New Paper: Glacier Melt Rates Were Up To 3 Times Greater, Faster During Early 20th Century

Glacier retreat from 1903 to 1940.

75% Of Total Modern Glacier Melt Occurred Before 1950

“[T]he retreat of the glaciers after about 1925 became rapid.  It was almost entirely during the [pre-1950] twentieth century warming that the Alpine glaciers disappeared from the valley floors up into the mountains.  Similarly great retreats occurred in Scandinavia, Iceland, Greenland, in the Americas, and on high mountains near the equator.”  — H.H. Lamb  Climate, History, and the Modern World (1982), pg. 248

A new scientific paper indicates that the pronounced warming that occurred during the years stretching from the 1920s to the 1940s melted Northern Iceland glaciers much more extensively and at a far more rapid pace than has been observed in recent decades.

During the 1960s to 1980s, glacier melt rates not only decelerated relative to the 1920s to 1940s, the ice actually advanced in some cases due to decades of cooling.   It has only been since about the mid-1990s that glaciers have consistently begun melting again — but with far less alacrity than they did in the first half of the 20th century.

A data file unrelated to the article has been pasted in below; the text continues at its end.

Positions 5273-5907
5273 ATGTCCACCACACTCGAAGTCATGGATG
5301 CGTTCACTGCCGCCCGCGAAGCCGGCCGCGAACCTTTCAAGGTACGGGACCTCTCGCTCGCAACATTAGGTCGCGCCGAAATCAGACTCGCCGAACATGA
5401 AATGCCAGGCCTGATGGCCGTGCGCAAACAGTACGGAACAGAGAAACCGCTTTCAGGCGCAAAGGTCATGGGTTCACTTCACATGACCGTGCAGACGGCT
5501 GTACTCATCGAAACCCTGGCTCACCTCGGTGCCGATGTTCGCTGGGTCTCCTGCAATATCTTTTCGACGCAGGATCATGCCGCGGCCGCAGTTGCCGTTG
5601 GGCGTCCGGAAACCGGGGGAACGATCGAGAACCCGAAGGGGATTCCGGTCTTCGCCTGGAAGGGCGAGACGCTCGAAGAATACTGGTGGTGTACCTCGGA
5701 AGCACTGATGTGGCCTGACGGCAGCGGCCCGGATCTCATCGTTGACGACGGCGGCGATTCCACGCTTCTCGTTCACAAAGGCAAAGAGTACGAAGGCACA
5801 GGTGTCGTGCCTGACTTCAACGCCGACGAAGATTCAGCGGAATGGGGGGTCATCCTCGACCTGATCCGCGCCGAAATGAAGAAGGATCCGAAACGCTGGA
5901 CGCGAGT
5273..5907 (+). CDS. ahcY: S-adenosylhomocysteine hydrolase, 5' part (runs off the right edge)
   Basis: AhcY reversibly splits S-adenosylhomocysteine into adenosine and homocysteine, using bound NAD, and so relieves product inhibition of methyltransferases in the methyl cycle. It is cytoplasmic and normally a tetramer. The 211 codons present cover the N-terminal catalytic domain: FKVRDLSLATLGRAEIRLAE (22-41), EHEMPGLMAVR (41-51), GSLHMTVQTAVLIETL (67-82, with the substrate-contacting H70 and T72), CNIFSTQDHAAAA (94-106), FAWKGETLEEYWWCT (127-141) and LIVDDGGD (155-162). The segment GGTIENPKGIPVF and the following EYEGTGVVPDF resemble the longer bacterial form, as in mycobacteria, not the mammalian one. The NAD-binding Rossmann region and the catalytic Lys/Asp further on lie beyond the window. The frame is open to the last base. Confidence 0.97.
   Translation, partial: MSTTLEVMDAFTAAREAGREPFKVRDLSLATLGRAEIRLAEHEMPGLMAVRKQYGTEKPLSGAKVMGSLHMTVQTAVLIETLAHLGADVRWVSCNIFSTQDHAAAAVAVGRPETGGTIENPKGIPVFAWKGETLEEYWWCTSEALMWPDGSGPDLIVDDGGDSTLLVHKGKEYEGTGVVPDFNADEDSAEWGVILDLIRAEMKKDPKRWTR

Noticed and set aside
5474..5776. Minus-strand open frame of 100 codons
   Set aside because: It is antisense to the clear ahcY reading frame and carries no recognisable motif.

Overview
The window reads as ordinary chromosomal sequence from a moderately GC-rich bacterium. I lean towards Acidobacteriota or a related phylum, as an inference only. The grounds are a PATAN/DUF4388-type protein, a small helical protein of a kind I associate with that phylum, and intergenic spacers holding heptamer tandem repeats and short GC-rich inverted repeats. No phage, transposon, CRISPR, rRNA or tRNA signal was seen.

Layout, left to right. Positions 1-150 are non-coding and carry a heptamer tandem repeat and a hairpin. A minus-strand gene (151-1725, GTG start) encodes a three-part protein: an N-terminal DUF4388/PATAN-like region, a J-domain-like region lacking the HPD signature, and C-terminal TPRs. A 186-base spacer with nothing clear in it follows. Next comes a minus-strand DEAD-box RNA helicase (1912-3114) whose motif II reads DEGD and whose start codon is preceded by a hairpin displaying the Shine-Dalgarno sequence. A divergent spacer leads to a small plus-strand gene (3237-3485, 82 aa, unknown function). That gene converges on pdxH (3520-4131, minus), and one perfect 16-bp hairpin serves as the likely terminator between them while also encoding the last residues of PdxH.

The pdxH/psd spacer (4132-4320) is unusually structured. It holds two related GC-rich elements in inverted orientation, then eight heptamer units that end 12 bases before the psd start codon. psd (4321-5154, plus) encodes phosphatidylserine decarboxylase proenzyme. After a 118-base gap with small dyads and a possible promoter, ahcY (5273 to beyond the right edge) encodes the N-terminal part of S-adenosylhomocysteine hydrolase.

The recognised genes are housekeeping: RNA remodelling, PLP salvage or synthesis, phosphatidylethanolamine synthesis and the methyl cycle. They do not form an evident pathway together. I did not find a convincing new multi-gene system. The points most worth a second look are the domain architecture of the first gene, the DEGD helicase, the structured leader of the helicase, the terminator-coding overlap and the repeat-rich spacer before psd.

Fern√°ndez-Fern√°ndez and co-authors (2017) indicate that the Icelandic glaciers they studied melted by more than 1,000 meters (1,062) on average between the late 1800s and 1946.  But from 1947 to 2005, these same glaciers only retreated by an average of 272 meters more.  In other words, about 75% of the total glacier melt production since the end of the Little Ice Age (the late 19th century) occurred prior to the mid-1940s.

Below are some key points and graphs from the paper.

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